The grain market took a breath in the early trading session on Monday after the strong forecasts that the U.S. production could be hit by a hot and dry weather, also the strong demand for soybeans give the market some support.
Exports – USDA, Reuters:
- USDA weekly export sales, mln bu (estimates, prev week): corn 21.7 (25.6, 18), soybeans 23 (13.8, 17.4), wheat 28.7 (12.9, 7.4).
- USDA said Spain bought 7.35 million bushels of soybeans, which included 2.57 million old crop and 4.78 million new-crop. The new-crop business was previously reported as sold to unknown destinations.
- A South Korea feed maker bought 138,000 metric tons of corn and 64,000 of feed wheat from optional origins. The corn was for arrival about Oct. 17 and the wheat for arrival around Nov. 17.
- Iraq seeks to buy 50,000 metric tons of wheat from the U.S., Canada or Australia. The tender closes June 4, with offers valid until June 8. From the U.S., Iraq seeks hard red spring, dark northern spring or hard red winter.
- Jordan seeks to buy 100,000 metric tons of optional-origin hard wheat for mid-October to Nov. 30 shipment. The tender closes June 6.
Oil prices gained more than one percent in the early trade on Monday, after closing in the red zone for three consecutive sessions, the gains were due to the surprising tension in the Middle East as the top crude oil exporter Saudi Arabia and three other countries cut off ties with Qatar.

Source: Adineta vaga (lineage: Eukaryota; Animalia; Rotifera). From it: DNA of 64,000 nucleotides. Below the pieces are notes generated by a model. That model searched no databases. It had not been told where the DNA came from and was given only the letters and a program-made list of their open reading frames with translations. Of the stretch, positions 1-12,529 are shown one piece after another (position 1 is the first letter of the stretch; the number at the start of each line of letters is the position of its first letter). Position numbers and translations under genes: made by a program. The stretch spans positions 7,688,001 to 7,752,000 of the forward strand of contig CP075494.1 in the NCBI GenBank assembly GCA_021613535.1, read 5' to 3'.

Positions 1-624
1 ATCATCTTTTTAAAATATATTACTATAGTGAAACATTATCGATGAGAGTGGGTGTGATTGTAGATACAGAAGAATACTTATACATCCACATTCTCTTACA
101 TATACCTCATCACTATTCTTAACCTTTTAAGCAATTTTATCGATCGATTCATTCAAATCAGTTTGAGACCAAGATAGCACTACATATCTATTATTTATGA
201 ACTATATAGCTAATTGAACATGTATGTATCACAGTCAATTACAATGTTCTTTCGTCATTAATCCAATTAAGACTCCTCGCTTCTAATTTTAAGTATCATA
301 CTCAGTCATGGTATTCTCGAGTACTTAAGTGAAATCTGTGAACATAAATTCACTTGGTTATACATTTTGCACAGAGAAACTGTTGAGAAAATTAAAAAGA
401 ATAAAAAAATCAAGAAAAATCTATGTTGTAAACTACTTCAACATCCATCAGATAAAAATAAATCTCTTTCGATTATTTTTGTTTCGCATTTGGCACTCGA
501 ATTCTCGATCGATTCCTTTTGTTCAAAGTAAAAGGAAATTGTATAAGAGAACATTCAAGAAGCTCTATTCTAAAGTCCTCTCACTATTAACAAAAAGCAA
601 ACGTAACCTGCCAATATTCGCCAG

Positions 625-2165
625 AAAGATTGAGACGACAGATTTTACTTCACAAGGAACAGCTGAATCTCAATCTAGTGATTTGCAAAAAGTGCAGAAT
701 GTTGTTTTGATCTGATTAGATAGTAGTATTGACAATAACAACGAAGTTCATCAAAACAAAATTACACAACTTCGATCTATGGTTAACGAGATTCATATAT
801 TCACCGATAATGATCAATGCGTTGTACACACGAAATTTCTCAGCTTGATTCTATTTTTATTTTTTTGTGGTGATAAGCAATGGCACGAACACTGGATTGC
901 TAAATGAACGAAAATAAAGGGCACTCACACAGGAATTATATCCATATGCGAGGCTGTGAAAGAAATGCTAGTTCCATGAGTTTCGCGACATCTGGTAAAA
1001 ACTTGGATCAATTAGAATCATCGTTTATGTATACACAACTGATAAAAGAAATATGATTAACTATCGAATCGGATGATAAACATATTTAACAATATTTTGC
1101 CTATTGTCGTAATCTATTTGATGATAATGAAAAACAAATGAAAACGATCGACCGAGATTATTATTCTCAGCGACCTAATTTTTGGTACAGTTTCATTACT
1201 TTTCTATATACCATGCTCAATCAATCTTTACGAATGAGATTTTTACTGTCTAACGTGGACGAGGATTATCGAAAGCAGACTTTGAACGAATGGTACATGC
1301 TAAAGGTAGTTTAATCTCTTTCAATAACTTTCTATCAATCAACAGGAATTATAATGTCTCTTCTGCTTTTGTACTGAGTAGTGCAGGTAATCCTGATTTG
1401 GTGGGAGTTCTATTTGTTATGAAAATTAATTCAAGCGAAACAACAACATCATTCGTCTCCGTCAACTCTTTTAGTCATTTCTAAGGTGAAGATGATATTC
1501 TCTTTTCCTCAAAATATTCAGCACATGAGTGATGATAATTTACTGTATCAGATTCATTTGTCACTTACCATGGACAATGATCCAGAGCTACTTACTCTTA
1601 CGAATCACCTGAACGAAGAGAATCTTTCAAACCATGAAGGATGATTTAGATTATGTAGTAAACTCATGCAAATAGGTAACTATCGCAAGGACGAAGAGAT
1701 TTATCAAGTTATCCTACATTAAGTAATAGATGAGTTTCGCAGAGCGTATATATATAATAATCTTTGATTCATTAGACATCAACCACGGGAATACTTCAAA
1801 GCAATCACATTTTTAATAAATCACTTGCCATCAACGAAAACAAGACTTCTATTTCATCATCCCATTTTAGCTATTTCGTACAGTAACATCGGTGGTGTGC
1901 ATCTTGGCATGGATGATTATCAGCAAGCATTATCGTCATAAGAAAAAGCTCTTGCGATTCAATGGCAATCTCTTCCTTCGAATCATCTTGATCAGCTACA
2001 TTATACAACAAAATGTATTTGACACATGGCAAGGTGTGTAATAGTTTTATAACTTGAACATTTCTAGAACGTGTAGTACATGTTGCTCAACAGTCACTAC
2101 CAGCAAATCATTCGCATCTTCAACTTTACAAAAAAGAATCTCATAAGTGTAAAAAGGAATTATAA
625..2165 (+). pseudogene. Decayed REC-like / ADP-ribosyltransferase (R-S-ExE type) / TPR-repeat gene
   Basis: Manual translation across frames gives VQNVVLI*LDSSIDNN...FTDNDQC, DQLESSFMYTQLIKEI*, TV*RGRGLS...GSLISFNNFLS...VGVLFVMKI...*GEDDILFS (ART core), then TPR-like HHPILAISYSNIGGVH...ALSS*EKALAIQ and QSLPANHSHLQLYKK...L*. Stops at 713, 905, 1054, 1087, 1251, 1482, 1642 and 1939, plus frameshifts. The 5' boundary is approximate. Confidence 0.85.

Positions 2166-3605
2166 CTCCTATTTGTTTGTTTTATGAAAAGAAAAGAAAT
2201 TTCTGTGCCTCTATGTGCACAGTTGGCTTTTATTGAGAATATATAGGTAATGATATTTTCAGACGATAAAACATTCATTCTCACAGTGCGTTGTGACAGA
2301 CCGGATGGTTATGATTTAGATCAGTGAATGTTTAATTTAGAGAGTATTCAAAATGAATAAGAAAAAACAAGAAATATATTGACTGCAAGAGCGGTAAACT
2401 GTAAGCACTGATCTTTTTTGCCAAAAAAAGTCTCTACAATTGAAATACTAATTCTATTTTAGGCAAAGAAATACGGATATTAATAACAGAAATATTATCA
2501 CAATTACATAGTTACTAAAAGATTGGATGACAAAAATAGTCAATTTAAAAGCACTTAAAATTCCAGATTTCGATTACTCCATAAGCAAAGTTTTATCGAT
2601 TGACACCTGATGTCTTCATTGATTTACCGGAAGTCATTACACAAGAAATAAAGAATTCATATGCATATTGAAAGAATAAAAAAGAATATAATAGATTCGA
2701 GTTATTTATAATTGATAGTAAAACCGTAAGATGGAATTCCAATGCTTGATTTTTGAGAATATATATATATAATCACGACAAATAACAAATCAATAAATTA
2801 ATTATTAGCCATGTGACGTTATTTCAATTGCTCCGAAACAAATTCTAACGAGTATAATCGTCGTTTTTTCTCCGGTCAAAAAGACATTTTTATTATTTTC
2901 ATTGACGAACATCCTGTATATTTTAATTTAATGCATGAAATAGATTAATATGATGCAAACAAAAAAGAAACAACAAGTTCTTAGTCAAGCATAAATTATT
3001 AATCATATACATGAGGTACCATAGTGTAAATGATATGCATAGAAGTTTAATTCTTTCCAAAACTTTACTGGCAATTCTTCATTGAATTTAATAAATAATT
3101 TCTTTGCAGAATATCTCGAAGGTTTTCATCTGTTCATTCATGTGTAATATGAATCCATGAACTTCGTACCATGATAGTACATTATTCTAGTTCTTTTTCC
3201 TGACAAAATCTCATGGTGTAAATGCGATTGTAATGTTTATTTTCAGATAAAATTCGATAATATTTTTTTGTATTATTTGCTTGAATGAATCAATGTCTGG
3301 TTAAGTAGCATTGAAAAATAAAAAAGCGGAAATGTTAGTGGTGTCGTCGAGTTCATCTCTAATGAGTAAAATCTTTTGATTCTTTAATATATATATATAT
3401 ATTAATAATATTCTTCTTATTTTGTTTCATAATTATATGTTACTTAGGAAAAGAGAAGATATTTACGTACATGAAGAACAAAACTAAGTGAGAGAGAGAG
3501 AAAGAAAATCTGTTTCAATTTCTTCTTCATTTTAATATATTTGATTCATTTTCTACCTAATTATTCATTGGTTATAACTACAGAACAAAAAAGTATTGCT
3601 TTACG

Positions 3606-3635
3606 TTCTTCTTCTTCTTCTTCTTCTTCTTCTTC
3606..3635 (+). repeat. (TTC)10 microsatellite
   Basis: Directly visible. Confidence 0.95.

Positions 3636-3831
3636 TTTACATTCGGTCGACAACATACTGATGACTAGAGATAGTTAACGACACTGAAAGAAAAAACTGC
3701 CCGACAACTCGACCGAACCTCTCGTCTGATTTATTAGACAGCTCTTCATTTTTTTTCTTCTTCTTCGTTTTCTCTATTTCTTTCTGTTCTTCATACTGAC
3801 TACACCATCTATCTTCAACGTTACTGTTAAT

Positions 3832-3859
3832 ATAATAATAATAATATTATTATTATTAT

Saudi Arabia, Egypt, Bahrain, and the United Arab Emirates they cut ties with Qatar, blaming it of interfering in their internal affairs and backing terrorism.
CBOT Wheat July future contract settled is trading higher at 4.31-3/4 after having closed up 0.1 percent on Friday.
Wheat was supported by forecasts of warm and dry weather in the northern U.S. Plains, potentially stressing newly planted spring wheat, and as excessive rains have swamped fields in the southern Plains and the Midwest.
Moreover, the U.S. Department of Agriculture has rated 62 percent of the U.S. spring wheat crop as good to excellent, down significantly from 79 percent a year earlier.
CBOT Corn July future contract advanced 0.3 percent to $3.73-3/4 a bushel, having firmed 1 percent on Friday.
Large speculators increased their net short position in CBOT corn futures in the week to May 30, regulatory data released on Friday showed.
INTL FCStone projects Brazilian corn production will rise to 97.63 MMT, up 1.48 MMT from their previous estimate helped by larger second crop production.
CBOT Soybean July future contract rose 0.2 percent to $9.23 a bushel and corn advanced 0.3 percent to $3.74 a bushel.
Soybean futures witnessed some support in the early trade on Monday after the heavy demand which was seen in the weekly USDA export sales report last week which came above analyst expectations. However the gains were trimmed by the strong record of South American supplies.
Informa Economics, a private analytics firm, on Friday raised its estimate of Brazil's 2016/17 soybean harvest to 114.5 million tonnes, from 113 million last month, trade sources said. The firm also raised its forecast of Argentina's 2016/17 soybean crop to 58 million tonnes, from 56.8 Million in May.
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